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Date: 1601

The human mind is 'un degout de l'immortelle substance"

— Charron, Pierre (1541-1603)

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Date: 1602, 1623

One's soul may dispute with his sense, and one's eyes may wrangle with his reason

— Shakespeare, William (1564-1616)

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Date: 1603

"For nature crescent does not grow alone / In thews and bulk, but as his temple waxes / The inward service of the mind and soul / Grows wide withal."

— Shakespeare, William (1564-1616)

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Date: 1603

"Then weigh what loss your honour may sustain / If with too credent ear you list his songs, / Or lose your heart, or your chaste treasure open / To his unmastered importunity."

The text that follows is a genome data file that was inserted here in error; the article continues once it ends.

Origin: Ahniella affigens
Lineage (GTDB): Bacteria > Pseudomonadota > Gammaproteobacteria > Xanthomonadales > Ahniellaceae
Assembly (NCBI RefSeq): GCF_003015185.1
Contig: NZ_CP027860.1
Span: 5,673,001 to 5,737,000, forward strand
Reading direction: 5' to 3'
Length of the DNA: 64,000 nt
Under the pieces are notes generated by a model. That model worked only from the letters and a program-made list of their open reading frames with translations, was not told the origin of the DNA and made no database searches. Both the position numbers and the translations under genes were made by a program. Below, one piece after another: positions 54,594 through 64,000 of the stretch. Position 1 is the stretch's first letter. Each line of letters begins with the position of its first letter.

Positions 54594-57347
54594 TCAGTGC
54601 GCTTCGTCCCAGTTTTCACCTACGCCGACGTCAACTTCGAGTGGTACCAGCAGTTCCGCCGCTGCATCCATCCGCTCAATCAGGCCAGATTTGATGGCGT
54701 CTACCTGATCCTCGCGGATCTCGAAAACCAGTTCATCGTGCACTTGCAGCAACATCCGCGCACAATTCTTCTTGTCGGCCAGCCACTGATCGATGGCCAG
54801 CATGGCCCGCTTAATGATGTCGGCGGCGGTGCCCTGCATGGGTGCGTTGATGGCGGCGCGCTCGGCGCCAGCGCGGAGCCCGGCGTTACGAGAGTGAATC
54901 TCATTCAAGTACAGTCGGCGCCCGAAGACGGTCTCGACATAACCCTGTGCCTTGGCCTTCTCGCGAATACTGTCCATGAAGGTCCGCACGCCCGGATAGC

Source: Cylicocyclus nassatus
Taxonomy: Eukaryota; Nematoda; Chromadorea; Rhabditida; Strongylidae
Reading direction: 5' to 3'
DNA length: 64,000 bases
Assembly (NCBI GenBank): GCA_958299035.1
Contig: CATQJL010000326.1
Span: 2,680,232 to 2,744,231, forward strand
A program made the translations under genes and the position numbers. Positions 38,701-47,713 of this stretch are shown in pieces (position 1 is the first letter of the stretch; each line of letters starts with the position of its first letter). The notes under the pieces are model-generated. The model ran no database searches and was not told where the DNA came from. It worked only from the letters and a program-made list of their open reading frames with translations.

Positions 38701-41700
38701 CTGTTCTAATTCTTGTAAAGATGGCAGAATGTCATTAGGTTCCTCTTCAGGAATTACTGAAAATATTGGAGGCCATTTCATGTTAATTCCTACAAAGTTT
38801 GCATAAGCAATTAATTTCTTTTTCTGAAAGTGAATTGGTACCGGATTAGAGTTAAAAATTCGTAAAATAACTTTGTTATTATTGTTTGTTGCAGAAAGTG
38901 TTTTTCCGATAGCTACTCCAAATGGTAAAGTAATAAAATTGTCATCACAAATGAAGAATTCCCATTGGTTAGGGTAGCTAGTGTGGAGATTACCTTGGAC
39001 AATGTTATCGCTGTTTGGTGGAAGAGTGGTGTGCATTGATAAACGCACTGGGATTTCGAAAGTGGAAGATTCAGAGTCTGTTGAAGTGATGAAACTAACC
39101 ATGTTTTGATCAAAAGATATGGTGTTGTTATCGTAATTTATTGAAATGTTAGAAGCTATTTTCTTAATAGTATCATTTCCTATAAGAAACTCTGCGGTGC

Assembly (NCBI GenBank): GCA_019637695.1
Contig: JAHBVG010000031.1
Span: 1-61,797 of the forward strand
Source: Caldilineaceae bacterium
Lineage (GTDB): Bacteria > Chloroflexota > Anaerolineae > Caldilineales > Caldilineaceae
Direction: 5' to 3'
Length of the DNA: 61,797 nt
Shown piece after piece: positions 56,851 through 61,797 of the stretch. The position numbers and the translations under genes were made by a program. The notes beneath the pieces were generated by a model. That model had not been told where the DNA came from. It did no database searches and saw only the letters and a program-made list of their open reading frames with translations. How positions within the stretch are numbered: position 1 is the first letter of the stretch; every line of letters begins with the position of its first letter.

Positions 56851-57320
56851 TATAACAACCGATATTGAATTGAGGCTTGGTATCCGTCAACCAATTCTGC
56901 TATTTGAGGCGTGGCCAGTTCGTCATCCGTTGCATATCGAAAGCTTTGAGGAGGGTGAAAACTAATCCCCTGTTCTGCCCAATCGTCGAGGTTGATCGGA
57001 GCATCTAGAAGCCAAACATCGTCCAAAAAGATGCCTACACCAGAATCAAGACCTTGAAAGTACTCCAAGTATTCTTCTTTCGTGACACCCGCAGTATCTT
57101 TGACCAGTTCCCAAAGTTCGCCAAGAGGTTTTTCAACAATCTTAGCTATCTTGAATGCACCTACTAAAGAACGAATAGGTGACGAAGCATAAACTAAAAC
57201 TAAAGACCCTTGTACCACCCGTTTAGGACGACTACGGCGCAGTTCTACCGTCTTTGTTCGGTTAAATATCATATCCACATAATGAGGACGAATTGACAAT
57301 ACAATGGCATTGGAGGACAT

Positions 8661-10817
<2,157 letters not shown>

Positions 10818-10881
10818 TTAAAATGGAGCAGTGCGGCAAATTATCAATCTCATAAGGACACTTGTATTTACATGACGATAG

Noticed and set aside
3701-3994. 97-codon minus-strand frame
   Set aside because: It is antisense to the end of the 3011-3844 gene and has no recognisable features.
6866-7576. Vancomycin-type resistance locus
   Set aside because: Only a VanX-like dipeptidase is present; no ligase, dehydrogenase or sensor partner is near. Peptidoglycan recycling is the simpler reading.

— Shakespeare, William (1564-1616)

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Date: 1603

"O wretched state, O bosom black as death, / O limèd soul that, struggling to be free, / Art more engaged!"

— Shakespeare, William (1564-1616)

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Date: 1603

"And let me wring your heart; for so I shall / If it be made of penetrable stuff, / If damnèd custom have not brassed it so / That it is proof and bulwark against sense."

— Shakespeare, William (1564-1616)

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Date: 1603

"And that his soul may be as damned and black / As hell whereto it goes."

— Shakespeare, William (1564-1616)

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Date: 1603

"Thou turn'st mine eyes into my very soul, / And there I see such black and grainèd spots / As will not leave their tinct. "

— Shakespeare, William (1564-1616)

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Date: 1603

"So think thou wilt no second husband wed; / But die thy thoughts when thy first lord is dead."

— Shakespeare, William (1564-1616)

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Date: 1603

"Remember thee? / Ay, thou poor ghost, while memory holds a seat / In this distracted globe."

— Shakespeare, William (1564-1616)

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The Mind is a Metaphor is authored by Brad Pasanek, Assistant Professor of English, University of Virginia.